REVIEW: Trans Form

   
  

At the heart of a hidden woman

     
     

Rebecca Kling - Trans Form - New Suit Theatre Company

   
New Suit Theatre presents
   
Trans Form
 
Written and Performed by Rebecca Kling
Directed by
Kate McGroarty and Kristin Idaszak
at the Athenaeum Theatre, 2936 N. Southport (map)
through Dec 5  |  tickets: $15  |  more info

Reviewed by Paige Listerud

Transgender people face the Herculean task of getting the world to perceive them as the gender they experience themselves to be when all physical characteristics say otherwise. If our culture simply allowed people to discover their gender expression, rather than expecting them to squeeze into one of two bifurcated gender molds, then gender would become just another aspect of personal expression and be allowed its evolution in the individual.

But we don’t live in that kind of world, do we?

Rebecca Kling’s one-woman show, Trans Form is decidedly, consciously intimate and low-key. It renders in minute detail the everyday ways in which transgender people can feel their personal authenticity subverted or denied. That Kling unsentimentally reflects on how she has denied herself in the past is one of the more intriguing and thoughtful elements of this one-act play, produced by New Suit Theatre and co-directed by Kristin Idaszak and Kate McGroarty.

Kling begins with childhood games in which she plays at being a girl but, essentially, her childhood and adolescence is lived as somebody else. Hair pulled back into a bun, in jeans and a dress shirt that covers but can’t conceal her breasts, Kling progresses to femininity as her tale unfolds across twenty years of living in a masculine body. Nothing other than a persistent desire to be a girl, a girl growing into womanhood, sustains her sense of self. But, terrifyingly, it’s a self that can just as easily desire to commit suicide, since what that self wants seems too impossible or too burdensome. Bound in the body of an adolescent boy, Rebecca emerges in Kling’s mind as an urgent, cajoling, even threatening alter ego.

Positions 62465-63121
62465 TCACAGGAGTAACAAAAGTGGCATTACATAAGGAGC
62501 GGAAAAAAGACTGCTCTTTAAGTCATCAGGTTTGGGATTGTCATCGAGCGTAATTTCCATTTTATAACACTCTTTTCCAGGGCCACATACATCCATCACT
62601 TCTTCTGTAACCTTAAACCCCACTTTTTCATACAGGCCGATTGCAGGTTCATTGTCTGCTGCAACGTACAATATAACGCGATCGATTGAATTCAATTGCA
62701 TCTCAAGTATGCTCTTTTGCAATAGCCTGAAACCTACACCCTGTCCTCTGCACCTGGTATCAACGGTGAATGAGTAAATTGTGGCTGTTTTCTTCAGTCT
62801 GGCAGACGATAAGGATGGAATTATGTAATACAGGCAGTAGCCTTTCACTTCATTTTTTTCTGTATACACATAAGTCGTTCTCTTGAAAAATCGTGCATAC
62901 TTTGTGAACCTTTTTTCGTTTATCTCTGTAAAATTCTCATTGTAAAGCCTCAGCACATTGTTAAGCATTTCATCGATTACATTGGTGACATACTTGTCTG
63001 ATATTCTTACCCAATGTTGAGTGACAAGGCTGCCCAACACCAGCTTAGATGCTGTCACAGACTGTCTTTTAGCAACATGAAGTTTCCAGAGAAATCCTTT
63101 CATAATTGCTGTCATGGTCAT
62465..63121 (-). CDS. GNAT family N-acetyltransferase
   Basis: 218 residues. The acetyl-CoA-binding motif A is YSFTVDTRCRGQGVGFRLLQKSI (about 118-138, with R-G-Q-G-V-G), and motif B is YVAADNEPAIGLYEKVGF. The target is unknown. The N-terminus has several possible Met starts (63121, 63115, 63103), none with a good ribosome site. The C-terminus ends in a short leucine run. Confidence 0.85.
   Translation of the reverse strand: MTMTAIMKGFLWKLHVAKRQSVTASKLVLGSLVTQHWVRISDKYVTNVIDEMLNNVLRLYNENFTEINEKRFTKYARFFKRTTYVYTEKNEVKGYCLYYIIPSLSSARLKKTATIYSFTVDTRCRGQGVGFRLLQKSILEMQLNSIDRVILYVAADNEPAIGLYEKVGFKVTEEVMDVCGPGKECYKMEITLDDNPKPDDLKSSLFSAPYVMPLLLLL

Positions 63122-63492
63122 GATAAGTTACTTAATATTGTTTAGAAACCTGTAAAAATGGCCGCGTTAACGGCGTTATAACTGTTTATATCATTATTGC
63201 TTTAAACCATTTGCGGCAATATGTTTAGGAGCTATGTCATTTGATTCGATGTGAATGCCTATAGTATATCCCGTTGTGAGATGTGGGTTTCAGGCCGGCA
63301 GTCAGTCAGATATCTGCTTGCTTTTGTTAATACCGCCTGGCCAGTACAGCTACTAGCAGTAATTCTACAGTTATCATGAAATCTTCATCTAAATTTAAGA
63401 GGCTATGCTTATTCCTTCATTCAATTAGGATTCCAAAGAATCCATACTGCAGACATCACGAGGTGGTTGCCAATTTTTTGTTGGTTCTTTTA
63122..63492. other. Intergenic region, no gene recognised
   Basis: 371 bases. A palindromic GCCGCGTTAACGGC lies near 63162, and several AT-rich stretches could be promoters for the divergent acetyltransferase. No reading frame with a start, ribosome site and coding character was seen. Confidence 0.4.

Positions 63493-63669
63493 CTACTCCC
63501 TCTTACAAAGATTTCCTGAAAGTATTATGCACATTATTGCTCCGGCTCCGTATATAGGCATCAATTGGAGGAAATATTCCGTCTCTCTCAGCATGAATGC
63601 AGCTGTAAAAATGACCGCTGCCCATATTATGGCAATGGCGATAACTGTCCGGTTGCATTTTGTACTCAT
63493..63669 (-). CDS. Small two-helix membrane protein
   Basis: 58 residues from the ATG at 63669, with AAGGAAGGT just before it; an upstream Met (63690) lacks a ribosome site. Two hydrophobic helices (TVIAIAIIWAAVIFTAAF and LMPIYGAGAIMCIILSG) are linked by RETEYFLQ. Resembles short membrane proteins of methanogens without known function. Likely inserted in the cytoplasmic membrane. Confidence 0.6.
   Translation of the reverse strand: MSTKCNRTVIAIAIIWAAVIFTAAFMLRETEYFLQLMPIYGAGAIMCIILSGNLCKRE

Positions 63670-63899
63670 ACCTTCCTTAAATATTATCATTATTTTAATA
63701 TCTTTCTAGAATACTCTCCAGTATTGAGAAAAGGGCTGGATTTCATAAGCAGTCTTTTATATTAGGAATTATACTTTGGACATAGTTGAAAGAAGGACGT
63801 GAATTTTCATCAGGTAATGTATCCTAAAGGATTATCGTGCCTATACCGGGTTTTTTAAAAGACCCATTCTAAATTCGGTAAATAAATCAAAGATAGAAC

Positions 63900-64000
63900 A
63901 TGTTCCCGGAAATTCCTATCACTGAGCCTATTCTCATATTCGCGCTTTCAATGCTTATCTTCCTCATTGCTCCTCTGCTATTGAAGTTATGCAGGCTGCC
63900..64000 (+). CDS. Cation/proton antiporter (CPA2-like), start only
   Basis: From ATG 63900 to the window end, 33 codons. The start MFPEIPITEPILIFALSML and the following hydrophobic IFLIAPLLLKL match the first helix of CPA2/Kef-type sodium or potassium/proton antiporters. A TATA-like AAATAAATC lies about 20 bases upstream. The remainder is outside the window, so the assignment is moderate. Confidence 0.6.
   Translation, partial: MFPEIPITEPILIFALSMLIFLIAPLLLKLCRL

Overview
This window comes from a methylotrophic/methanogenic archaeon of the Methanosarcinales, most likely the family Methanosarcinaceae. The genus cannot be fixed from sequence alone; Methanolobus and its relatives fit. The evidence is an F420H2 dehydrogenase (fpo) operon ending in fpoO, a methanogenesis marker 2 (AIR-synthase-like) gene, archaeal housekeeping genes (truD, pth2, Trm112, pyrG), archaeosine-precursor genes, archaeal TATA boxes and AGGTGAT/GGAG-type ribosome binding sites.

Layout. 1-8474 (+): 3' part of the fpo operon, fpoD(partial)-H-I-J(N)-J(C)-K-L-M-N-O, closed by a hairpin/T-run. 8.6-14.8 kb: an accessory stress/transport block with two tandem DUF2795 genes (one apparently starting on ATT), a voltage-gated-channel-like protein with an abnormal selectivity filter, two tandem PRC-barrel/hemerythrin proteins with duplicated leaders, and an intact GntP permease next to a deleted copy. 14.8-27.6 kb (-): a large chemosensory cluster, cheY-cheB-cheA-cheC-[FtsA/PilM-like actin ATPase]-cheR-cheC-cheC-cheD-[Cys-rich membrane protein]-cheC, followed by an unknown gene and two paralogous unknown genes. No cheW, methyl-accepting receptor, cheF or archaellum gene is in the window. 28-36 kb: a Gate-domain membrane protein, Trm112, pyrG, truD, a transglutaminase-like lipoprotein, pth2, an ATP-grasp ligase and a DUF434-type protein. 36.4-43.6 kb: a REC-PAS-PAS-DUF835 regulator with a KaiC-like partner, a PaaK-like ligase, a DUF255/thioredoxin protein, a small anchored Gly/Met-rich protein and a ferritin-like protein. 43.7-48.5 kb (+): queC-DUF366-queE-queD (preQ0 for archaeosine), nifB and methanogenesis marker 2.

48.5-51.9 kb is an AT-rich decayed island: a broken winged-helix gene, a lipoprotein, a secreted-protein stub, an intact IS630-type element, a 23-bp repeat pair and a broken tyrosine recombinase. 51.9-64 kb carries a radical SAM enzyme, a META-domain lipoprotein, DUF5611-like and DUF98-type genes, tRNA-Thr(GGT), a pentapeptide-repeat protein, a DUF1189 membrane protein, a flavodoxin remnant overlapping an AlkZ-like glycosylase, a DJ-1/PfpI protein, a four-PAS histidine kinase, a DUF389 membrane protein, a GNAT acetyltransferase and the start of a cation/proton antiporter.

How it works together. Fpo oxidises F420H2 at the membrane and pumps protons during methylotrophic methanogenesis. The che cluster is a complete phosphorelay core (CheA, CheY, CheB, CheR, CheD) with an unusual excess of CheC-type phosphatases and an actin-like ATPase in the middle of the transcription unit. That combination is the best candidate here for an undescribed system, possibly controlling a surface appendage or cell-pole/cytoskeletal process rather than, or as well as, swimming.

So far as support from the outside is concerned, too much of it appears slight and ephemeral against the expectations that gender will eventually match the male body she was born into. Even basic sentences like, “I think I want to be a girl,” can give her parents too much hope, hope that their child will someday emerge “normal,” her gender non-conformity reduced to a harmless phase. Her therapists are either supportive but clueless or really clueless in subjecting her to arbitrary and meaningless tests. Dressing up for Halloween provides scant relief since, for all her efforts, she can’t even pass as female as well as her drag-attired gay college roommate.

Trans Form 4

Love provides Kling the impetus to change and take on the risks and difficulties of transitioning. Love from a woman, who accepts Kling’s identity as a woman, sparks her transformation. Here’s where Kling’s story becomes oddly truncated. In order to appeal to wider audiences and educate beyond the transgender community, Trans Form has to deliver some kind of basic “Transgender 101” talk. But it is the emotional process of transitioning that sustains audience interest. With Rasean Davonte Johnson’s projection design and Sarah Gilmore’s sound design, Kling dons a white doctor’s coat to handle this segment humorously, like the spoof on a black and white 1950’s Social Etiquette film. However, the segment also belies the trickiness of blending personal, lived experience with the medicalized constructions of transgender identity. We hear no further about the affair. It becomes sacrificed to the dry, wry and cerebral delivery of psychological definitions and medical jargon.

Likewise, this show still needs further development to sustain even theatricality in the telling of Kling’s story. Some moments are very effective—as when she demonstrates the unremitting requirement of daily hormone therapy. But other sections still require greater physicalization and translation into visual metaphor. Kling has enough emotional distance from her material to observe it with wry and reflective eye. That makes her point of view necessary on a subject that could easily degenerate into maudlin self-absorption. But the artist also needs to lay bare the heart with clarity and precision. An audience may be better informed about transgender experience at the end of Trans Form, but hitting all the emotional bull’s-eyes of transitioning will force them to feel it.

  
  
Rating: ★★½
   
   

Trans Form 3

      
     

Production Team:

Scenic Designer: Sally Weiss, Costume Designer: Kristen Ahern, Lighting Designer: Michael Warden, Sound Designer: Sarah Gilmore, Projection Designer: Rasean Davonte Johnson, Stage Mngr.: Lauren Lassus, Production Manager: Jordan Danz

     
     

Trans Form poster - New Suite Chicago

   
   

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